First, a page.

Hanging on your anchor is a wonderful feeling. Seeing the chain enter the water to the depths below, contemplating what is happening down there. The tug of the chain as you pull back to set the anchor on the sea bed. This is all good fun on a sunny warm day anchored in 5 meters of crystal clear water. You have the urge to go for a swim and see the anchor well dug into the sandy bottom.
Life is not always that simple. You arrive late to an unknown anchorage. The bottom cannot be seen. The depth is deeper than ideal. The variables are endless. As long as the anchor holds firm when pulled down I at least feel the best has been done.
The wind picks up, the sea swell rolls past with an increasing effect on the boat. Keeping an eye on a fixed point on land or another boat gives you a good idea if you are dragging. I find my mind sliding down the chain towards the tip of the anchor. The linkage from me to the tip of the anchor involves a number of items. First attaching the chain to the boat is a chain lock.
Looks really strong and is well bolted through the deck. Shown in the image above holding the anchor in the bow roller. The anchor rides here when not in use.
Next comes the chain itself. We have an 8mm galvanised chain new in 2018. This is the standard size provided by the boat manufacturer for our boat so should be adequate. Then comes the attachment devices to the anchor and the anchor itself. We purchased a 33kg Rocna anchor. This is one size heavier than the recommended 25kg Rocna. It fits like a glove in the Leopard 39 anchor locker. The windlass seems to handle it well even retrieving the anchor at 15 meters depth.
Anyway that is the preamble so lets get down to business. The weakest link in the system is always the place to start. New chain, good sized anchor with a strong fixing point to the deck. That leaves the connection between the chain and the anchor. Image below shows our original setup.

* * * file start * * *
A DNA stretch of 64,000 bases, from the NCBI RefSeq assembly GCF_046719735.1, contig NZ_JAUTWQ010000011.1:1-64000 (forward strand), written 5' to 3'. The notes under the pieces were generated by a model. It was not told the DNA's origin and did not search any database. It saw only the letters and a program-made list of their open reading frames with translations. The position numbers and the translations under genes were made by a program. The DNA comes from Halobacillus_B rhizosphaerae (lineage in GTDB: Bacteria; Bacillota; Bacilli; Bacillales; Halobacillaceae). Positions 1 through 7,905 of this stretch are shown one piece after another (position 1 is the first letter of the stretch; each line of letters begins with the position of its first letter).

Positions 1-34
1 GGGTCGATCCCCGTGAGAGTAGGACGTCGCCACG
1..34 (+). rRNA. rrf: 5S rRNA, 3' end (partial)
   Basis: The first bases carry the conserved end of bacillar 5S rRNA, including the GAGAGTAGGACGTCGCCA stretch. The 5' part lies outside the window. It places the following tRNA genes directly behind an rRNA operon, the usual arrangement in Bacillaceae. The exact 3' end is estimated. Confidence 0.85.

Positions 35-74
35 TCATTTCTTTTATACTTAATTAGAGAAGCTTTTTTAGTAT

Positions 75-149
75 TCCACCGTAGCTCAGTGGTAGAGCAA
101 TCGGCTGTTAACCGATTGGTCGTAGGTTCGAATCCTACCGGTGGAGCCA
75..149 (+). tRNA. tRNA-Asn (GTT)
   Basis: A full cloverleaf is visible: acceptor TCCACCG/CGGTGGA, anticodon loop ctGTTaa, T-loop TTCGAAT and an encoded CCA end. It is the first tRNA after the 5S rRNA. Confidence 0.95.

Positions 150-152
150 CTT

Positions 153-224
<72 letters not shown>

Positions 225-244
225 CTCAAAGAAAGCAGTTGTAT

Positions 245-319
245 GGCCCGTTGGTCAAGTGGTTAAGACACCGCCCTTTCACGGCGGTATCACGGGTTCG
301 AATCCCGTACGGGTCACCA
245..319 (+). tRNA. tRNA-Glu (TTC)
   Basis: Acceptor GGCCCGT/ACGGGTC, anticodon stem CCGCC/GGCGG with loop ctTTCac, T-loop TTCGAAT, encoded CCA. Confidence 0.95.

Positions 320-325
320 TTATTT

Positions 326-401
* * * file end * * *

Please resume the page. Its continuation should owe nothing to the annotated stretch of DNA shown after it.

It’s probably not that bad for 99% of the situations we might find ourselves in. Yep but what about the 1% where things get a little hairy. One limiting factor is the 8mm chain links internal width. While I am feeling motivated to sort things out and install my new 33kg Rocna lets get the weakest link sorted out as good as we can.
Two aspects can be tackled. First let’s try to get all the shackles in the same galvanised material and find the strongest shackle that will fit both the chain and the anchor. I started with galvanised D shackles and realised the largest shackle for an 8mm chain was actually quite small. Looking through my bigger shackles I had a stainless steel one for the anchor that just fitted the galvanised shackle.
Not bad for starters. Time to explore the world outside my box of onboard supplies. Maggi sell an oversized link for the chain. There are plenty of proof tested galvanised large shackles for the anchor. Great these look perfect.
OOPS the large anchor shackle does not fit through the oversized link.
Back to the stainless steel anchor shackle for now. assemble and go for a well deserved coffee break.
Looking better but not quite finished. Nothing better than a justifiable reason to visit the Chandlery.